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HIV Cases Spike in Lowell

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    Posted: July 27 2018 at 12:37am
Outbreak of cases in Lawrence, Lowell alarms officials

Boston could be next?

Joe Dwinell Thursday, July 26, 2018

An alarming spike in HIV cases among addicts clustered in Lowell and Lawrence has health experts warning Boston could be next with more drug users sharing dirty needles as the opioid epidemic grows.

A state Department of Public Health report released yesterday shows an outbreak of HIV cases in the Merrimack Valley cities and surrounding communities.

he U.S. Centers for Disease Control and Prevention assisted in the study that uncovered 129 intravenous drug users with HIV in the Lowell-Lawrence area since 2015.

That’s up from 11 cases in the same area in 2014, said Kevin Cranston, DPH assistant commissioner and director of the Bureau of Infectious Disease and Laboratory Sciences.

“The potential is there for this to occur in other regions, including Boston,” Cranston said. “It’s an additional impact of the opioid crisis.”

Cranston said he’s been in “lockstep” with the Boston Public Health Commission on the outbreak and “all its implications.”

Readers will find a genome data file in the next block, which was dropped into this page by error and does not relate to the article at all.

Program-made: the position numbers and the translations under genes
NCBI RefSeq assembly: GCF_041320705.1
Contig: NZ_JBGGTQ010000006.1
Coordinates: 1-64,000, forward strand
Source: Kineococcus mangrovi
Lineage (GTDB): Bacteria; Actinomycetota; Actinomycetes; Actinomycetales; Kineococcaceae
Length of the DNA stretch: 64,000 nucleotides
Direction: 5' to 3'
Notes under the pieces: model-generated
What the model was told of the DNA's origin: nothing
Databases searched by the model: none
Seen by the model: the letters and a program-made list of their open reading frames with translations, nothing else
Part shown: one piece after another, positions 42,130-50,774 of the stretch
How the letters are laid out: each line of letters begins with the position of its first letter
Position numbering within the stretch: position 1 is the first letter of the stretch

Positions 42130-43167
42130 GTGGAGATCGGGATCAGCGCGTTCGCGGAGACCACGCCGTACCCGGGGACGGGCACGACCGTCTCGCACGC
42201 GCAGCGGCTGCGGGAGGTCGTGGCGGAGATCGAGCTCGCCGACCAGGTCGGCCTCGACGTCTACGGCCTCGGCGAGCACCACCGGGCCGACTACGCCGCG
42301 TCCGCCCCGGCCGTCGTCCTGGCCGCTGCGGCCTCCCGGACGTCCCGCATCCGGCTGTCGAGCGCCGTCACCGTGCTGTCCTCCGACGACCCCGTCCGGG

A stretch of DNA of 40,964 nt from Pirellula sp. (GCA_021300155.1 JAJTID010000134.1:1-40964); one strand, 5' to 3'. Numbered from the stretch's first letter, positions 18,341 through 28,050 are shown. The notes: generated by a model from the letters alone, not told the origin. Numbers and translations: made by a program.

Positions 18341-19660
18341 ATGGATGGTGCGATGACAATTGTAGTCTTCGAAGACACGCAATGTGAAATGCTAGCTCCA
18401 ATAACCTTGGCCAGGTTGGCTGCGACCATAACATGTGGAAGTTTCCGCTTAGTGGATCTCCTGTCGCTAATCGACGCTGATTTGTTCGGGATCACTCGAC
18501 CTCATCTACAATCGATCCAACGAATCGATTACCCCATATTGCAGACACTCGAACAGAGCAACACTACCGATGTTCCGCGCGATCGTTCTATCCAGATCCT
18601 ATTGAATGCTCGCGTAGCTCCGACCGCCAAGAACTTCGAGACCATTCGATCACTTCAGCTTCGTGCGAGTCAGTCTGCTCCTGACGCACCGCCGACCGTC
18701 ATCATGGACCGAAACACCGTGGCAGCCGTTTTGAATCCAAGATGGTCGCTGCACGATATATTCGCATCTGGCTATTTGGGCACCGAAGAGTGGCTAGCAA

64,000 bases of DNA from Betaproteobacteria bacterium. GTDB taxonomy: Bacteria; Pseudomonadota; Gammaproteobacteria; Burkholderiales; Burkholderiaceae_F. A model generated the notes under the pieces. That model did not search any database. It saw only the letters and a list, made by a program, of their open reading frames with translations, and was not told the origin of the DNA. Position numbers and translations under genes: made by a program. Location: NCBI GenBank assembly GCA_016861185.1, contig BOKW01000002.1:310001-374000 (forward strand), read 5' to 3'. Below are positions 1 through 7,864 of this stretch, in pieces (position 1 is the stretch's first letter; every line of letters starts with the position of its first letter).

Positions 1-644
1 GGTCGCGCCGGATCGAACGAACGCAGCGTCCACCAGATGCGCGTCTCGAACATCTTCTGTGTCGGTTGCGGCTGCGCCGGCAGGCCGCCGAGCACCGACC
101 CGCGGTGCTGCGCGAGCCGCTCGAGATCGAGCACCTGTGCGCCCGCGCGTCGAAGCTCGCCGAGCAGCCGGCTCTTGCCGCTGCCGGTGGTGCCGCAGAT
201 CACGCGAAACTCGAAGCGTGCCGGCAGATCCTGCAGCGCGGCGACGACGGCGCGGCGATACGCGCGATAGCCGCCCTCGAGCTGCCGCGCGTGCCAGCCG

While overdoses remain a major concern of the opioid crisis, the HIV outbreak is seen as an urgent threat among public health providers, Cranston told the Herald last night

“We need to take the opioid epidemic seriously,” he added, “and it warrants heightened vigilance.”

The report calls for needle exchanges — which have been started in Lowell and Lawrence — along with more HIV testing, treatment and education, in addition to Narcan to reverse overdoses.

“We’ve been worried a lot about opioids and knew something like this was going to happen at some point,” said Dr. Peter Chai, medical toxicologist at the Department of Emergency Medicine at Brigham and Women’s Hospital.

“There is no magic drug to solve this. It comes down to promoting access to care and HIV testing,” said Chai, who also does research with Boston’s HIV/AIDS population. “The real way to contain this is to get at the core problem of substance abuse, from mental health, trauma to homelessness.”

And while the number of drug overdoses is up dramatically in Boston, officials say they have not yet detected a significant increase of HIV cases caused by intravenous drug use.

In Boston and the state, HIV/AIDS cases had been on the decrease, making the spike in Lowell and Lawrence a red flag for disease trackers.

“We have a new generation of users,” said the DPH’s Cranston, saying they shoot up “five to 10 times a day with fentanyl” exposing themselves to dirty needles and all the other paraphernalia that goes with high-risk intravenous drug use.


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